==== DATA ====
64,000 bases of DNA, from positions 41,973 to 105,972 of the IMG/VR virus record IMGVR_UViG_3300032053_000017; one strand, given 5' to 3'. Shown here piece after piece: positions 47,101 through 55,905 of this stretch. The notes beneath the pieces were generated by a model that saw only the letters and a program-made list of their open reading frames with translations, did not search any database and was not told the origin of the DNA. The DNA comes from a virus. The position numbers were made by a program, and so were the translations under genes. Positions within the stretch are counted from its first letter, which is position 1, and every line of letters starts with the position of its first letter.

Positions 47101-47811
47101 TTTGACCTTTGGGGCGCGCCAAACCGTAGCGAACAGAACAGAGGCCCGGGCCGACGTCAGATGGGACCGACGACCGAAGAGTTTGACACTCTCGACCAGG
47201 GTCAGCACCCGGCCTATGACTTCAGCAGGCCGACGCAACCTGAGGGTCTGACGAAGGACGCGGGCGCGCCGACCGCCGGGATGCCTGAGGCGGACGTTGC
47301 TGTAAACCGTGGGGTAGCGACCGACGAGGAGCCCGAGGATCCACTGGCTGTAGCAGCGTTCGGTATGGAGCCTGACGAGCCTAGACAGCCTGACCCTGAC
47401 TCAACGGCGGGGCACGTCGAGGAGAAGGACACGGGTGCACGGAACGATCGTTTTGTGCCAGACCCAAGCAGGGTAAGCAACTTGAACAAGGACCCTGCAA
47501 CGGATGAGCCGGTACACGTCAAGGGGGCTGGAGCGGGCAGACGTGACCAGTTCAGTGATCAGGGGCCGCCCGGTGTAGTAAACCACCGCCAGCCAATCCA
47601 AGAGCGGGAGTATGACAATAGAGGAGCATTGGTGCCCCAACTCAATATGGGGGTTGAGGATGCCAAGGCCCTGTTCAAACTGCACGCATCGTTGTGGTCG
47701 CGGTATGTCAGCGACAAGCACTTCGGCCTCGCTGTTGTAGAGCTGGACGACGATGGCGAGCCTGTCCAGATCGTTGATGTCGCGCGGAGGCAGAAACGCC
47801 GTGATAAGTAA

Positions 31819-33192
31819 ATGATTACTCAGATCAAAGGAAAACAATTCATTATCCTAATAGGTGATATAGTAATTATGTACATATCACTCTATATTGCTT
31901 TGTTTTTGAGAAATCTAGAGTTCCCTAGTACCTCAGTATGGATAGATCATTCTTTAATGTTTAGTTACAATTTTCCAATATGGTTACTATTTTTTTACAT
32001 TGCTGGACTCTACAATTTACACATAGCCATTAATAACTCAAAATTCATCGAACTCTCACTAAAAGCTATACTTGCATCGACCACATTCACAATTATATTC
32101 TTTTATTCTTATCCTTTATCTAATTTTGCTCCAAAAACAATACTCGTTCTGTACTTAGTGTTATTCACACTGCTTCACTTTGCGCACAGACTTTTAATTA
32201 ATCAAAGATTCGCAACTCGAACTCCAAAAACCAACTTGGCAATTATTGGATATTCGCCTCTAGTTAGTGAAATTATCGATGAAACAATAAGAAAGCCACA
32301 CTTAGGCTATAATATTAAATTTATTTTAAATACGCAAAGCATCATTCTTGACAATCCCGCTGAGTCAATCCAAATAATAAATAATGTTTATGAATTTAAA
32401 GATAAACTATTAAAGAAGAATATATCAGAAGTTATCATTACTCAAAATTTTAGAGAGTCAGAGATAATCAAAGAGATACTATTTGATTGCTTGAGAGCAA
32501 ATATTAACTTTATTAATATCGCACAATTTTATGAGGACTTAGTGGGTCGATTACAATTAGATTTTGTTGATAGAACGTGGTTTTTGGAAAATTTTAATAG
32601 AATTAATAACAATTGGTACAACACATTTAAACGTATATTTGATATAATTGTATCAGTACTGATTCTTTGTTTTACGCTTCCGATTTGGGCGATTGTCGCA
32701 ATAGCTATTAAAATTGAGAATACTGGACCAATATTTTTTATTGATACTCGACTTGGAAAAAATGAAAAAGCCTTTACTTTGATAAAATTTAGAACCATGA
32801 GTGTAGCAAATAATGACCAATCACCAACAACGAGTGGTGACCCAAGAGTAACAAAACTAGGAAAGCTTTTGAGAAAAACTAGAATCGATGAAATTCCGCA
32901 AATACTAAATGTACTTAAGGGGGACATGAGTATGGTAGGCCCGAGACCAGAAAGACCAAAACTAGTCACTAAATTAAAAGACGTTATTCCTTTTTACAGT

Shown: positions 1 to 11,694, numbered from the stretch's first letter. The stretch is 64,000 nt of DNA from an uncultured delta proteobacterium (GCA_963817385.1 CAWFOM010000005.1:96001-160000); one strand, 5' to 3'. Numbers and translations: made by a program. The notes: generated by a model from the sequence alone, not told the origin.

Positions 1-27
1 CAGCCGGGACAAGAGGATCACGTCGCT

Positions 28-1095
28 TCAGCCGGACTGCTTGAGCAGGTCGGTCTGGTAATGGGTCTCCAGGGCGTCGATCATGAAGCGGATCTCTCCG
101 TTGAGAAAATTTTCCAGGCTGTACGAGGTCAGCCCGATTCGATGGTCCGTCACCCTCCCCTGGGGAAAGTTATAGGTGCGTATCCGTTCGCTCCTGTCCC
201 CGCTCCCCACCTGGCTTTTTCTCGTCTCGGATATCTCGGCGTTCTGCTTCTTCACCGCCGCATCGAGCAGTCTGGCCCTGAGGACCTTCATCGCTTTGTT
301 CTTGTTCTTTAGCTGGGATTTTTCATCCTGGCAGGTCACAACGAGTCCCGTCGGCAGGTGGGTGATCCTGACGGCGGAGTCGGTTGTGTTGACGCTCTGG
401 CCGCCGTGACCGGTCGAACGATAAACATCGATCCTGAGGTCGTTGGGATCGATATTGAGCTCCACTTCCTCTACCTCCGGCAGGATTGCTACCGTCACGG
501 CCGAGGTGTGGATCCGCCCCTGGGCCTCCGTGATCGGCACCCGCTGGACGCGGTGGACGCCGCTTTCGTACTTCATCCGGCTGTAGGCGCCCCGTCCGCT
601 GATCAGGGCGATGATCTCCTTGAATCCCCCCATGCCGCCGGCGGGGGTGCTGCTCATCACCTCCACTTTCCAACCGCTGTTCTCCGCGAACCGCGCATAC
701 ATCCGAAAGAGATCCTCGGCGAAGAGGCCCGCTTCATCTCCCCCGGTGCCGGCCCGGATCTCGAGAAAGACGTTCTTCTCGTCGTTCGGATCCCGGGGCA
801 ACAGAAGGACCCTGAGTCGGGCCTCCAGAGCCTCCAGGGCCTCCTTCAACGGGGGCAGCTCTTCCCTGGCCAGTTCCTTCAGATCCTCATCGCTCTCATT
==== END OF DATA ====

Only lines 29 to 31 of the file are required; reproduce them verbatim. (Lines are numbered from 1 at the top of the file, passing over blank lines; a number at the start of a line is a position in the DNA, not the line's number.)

101 TTGAGAAAATTTTCCAGGCTGTACGAGGTCAGCCCGATTCGATGGTCCGTCACCCTCCCCTGGGGAAAGTTATAGGTGCGTATCCGTTCGCTCCTGTCCC
201 CGCTCCCCACCTGGCTTTTTCTCGTCTCGGATATCTCGGCGTTCTGCTTCTTCACCGCCGCATCGAGCAGTCTGGCCCTGAGGACCTTCATCGCTTTGTT
301 CTTGTTCTTTAGCTGGGATTTTTCATCCTGGCAGGTCACAACGAGTCCCGTCGGCAGGTGGGTGATCCTGACGGCGGAGTCGGTTGTGTTGACGCTCTGG